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Canonical launches world’s fastest hypervisor, LXD


on 5 November 2015

Tags: LXC , LXD

This article was last updated 8 years ago.

London, November 5th 2015 – Canonical today released in beta the world’s fastest hypervisor, LXD, which takes a pure-container approach to Linux virtualization and offers dramatic performance and density advantages over VMware ESX and Linux KVM for private and public cloud infrastructure. LXD delivers up to 15 times the density of KVM for idle workloads, and dramatically reduced jitter and latency with increased throughput for I/O intensive workloads such as telecom NFV, big data and machine learning.

“This is the biggest change in Linux virtualisation in 10 years” said Mark Shuttleworth, founder of Ubuntu. “Canonical’s kernel and related container work enables a whole new level of performance and density for Linux virtualization in private cloud and server consolidation initiatives.”

Canonical leads development of the open source Linux Containers project, widely adopted for “machine containers” which behave as lightweight virtual machines without the overhead of hardware emulation or virtualization. The LXD hypervisor is part of Linux Containers (LXC) Release 2.0.

Projects such as Docker focus on single-process application containers. Canonical and LXD focus on machine containers, which offer a familiar VM experience, enabling users to run any guest Linux on their LXD host. The two types of containers, machine containers and application containers, work well together – it is possible to use app containers inside LXD machine containers just as you would on a VM.

Canonical’s Ubuntu is the leading OS in use with containers; as the basis of most PAAS offerings and more than 70% of all Docker images, Ubuntu is the platform most widely used for container-based research and production deployments. “Containers enable very efficient deployment and very rapid development iteration of distributed systems and infrastructure” said Shuttleworth, “We are delighted that Ubuntu underpins this wave of systems innovation.”

LXC 2.0b1 with LXD is now available in Ubuntu 15.10 and also available in the Ubuntu 14.04 LTS backport repositories, the most widely used operating system for cloud guests and developers. Canonical has published this beta for broad-based testing as LXD will be included by default in Ubuntu 16.04 LTS, the next long-term supported release of Ubuntu due in April 2016.

LXD offers all the core features of a hypervisor, including the ability to start, stop, clone and live-migrate guests between machines. “Our goal is to provide users with the experience they are familiar with from KVM and ESX, without the overhead of hardware virtualisation” said Dustin Kirkland, product manager for Ubuntu Server at Canonical. “Anyone can consume a VM – it’s a standard machine experience. LXD offers VMs with much better density, performance and latency than traditional hypervisors.”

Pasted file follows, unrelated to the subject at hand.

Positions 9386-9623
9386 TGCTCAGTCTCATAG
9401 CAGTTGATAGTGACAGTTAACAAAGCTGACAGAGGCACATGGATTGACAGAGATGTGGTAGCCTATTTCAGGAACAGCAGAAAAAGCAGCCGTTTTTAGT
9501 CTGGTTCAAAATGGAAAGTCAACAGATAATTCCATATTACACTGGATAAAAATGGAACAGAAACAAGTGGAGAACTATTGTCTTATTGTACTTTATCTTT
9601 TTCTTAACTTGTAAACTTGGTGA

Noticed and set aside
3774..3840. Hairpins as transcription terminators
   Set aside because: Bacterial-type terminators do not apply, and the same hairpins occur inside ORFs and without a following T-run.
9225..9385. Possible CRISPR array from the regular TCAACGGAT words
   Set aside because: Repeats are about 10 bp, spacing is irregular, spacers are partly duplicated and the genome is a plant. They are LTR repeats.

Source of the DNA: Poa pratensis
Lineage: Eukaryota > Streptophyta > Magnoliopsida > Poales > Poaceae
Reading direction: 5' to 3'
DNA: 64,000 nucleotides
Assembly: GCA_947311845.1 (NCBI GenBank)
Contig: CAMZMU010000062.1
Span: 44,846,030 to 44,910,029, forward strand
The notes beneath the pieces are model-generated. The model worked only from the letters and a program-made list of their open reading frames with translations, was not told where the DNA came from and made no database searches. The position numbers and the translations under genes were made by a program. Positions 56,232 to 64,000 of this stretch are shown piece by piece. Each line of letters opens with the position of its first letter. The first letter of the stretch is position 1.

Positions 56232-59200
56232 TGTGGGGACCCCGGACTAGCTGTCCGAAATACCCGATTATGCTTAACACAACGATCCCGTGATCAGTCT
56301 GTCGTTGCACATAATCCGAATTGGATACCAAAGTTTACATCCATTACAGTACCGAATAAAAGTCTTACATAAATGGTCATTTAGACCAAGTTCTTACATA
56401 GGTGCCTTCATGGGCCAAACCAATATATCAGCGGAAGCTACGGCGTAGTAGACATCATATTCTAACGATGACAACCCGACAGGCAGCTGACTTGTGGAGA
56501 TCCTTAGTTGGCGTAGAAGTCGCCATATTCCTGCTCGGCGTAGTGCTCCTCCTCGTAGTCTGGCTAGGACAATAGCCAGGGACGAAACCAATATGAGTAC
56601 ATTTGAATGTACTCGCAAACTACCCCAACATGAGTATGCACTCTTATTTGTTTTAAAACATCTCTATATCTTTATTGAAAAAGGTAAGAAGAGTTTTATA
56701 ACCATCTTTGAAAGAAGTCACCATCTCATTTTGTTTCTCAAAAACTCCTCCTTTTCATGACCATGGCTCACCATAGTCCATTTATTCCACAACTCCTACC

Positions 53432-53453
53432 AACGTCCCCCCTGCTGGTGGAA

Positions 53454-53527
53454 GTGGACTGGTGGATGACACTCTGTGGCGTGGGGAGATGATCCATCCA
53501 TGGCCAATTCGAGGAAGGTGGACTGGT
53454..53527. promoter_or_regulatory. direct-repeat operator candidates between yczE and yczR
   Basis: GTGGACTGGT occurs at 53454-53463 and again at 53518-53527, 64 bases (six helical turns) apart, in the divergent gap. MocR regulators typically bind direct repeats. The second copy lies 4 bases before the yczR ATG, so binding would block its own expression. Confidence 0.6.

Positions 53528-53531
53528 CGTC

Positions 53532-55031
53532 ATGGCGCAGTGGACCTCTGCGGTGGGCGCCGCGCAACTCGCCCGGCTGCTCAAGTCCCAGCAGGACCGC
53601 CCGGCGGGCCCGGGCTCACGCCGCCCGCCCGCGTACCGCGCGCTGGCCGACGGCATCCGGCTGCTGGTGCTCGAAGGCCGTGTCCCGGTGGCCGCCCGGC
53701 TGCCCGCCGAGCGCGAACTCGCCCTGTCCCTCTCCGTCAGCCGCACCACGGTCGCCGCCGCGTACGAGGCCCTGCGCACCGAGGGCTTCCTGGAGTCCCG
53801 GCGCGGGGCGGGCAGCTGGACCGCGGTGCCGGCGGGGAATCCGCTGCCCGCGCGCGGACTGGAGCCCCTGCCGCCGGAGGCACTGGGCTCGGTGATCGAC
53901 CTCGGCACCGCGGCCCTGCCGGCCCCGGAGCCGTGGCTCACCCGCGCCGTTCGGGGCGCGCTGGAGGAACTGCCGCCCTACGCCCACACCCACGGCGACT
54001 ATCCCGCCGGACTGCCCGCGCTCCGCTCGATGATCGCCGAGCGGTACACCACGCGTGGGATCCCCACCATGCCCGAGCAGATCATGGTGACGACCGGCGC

Canonical has also integrated LXD as a hypervisor in Ubuntu OpenStack, the leading OpenStack distribution, for large-scale container-based cloud infrastructure. “The speed of LXD enables high-performance computing with OpenStack” said Mark Baker, product manager for OpenStack at Canonical. “It also dramatically increases the density and economic efficiency of OpenStack for private clouds, setting a new standard for ROI on virtualisation and server consolidation.” Ubuntu is used as the operating system for 65% of large production OpenStack deployments, many of which will benefit from the performance and density of LXD.

LXD offers the lowest possible latency and jitter, crucial for network-centric workloads such as telco network function virtualisation (NFV), thanks to its consolidation of all guests around a single shared Linux kernel. “The ability to pin specific guest processes to real physical cores, as well as guarantee low latency even under pressure, is unique to LXD in the cloud world” said Artur Tyloch, who leads Canonical’s telecom practice.

Canonical is working with leading CPU vendors to ensure silicon-guaranteed isolation of containers on future revisions of their hardware. For the moment, LXD makes use of industry-standard Linux isolation mechanisms to isolate containers from one another, an approach that is similar to that used in the defense industry for application confinement. “Container security is appropriate for private clouds and will be comparable to public cloud virtualisation security with future CPUs” said Dustin Kirkland.

Detailed instructions for testing and using LXD and LXC 2.0b1 are available at and packages are available for all current supported releases of Ubuntu.

Want to learn more about LXD on OpenStack? Register for our free webinar

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